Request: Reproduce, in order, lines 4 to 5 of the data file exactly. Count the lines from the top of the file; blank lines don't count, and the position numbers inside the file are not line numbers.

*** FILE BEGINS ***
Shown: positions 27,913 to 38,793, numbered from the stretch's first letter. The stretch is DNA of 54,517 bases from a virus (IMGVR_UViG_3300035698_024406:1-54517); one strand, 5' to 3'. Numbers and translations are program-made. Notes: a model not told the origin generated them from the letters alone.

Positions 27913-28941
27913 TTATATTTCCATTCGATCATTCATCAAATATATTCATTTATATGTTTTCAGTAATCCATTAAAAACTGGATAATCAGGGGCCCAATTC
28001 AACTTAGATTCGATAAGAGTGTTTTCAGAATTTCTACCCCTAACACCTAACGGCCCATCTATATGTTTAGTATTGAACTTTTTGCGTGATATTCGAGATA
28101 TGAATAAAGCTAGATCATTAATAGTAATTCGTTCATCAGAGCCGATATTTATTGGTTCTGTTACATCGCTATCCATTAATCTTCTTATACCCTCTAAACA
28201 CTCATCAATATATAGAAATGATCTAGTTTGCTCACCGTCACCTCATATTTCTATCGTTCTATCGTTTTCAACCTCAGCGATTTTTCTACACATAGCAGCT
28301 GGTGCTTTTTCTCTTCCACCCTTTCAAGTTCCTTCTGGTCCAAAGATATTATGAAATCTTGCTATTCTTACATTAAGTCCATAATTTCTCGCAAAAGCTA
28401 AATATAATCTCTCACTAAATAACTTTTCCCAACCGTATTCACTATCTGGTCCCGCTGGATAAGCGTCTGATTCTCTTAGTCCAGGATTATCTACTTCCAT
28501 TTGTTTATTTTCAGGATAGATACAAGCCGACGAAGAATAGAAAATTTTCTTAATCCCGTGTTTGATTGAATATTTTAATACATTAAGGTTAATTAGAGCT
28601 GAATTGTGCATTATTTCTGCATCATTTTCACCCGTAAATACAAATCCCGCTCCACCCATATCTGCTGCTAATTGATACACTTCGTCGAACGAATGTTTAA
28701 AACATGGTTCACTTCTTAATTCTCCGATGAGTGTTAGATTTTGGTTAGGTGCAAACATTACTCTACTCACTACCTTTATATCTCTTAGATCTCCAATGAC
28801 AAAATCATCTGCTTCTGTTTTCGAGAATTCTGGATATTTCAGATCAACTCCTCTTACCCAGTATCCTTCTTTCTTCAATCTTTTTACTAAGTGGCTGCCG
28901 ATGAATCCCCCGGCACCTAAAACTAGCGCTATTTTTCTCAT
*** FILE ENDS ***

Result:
28001 AACTTAGATTCGATAAGAGTGTTTTCAGAATTTCTACCCCTAACACCTAACGGCCCATCTATATGTTTAGTATTGAACTTTTTGCGTGATATTCGAGATA
28101 TGAATAAAGCTAGATCATTAATAGTAATTCGTTCATCAGAGCCGATATTTATTGGTTCTGTTACATCGCTATCCATTAATCTTCTTATACCCTCTAAACA